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The Impact of Residential Density on Vehicle Usage and Fuel Consumption: Evidence from National Samples

Authors
Publication Date
Keywords
  • C31 - Cross-Sectional Models
  • Spatial Models
  • Treatment Effect Models
  • Quantile Regressions
  • Social Interaction Models
  • D12 - Consumer Economics: Empirical Analysis
  • R41 - Transportation: Demand
  • Supply
  • And Congestion
  • Safety And Accidents
  • Transportation Noise
Disciplines
  • Economics

Abstract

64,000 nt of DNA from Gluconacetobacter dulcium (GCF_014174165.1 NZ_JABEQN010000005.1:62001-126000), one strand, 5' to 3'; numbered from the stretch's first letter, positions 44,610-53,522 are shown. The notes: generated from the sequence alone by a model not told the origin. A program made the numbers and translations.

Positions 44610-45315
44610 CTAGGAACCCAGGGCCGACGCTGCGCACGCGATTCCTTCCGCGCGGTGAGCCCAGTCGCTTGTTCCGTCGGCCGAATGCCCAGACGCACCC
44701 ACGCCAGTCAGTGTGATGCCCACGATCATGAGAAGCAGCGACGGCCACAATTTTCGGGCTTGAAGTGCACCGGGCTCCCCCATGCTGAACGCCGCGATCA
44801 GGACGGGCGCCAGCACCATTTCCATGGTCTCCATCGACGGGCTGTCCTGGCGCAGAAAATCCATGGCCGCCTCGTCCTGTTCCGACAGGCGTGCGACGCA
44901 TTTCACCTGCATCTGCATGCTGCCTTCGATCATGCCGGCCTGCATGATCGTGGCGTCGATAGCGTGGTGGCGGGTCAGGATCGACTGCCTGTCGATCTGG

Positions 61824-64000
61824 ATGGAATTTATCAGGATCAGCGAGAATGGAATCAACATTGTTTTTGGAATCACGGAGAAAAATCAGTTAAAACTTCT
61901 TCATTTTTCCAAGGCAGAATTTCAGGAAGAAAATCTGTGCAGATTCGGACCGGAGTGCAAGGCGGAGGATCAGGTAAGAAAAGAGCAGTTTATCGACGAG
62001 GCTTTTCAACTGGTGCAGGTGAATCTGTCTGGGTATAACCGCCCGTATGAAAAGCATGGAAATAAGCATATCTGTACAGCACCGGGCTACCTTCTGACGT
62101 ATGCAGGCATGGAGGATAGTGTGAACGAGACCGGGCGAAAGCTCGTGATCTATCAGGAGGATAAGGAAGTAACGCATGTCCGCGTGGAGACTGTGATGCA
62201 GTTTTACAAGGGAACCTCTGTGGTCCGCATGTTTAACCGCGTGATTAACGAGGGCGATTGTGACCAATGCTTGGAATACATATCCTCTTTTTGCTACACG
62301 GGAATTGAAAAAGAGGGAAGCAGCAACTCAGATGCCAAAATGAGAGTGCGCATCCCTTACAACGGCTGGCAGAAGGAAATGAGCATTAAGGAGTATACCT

This paper investigates the impact of residential density on household vehicle usage and fuel consumption. We estimate a simultaneous equations system to account for the potential residential self-selection problem. While most previous studies focus on a specific region, this paper uses national samples from the 2001 National Household Travel Survey. The estimation results indicate that residential density has a statistically significant but economically modest influence on vehicle usage, which is similar to that in previous studies. However, the joint effect of the contextual density measure (density in the context of its surrounding area) and residential density on vehicle usage is quantitatively larger than the sole effect of residential density. Moving a household from a suburban to an urban area reduces household annual mileage by 18%. We also find that a lower neighborhood residential density induces consumer choices toward less fuel-efficient vehicles, which confirms the finding in Brownstone and Golob (2009).

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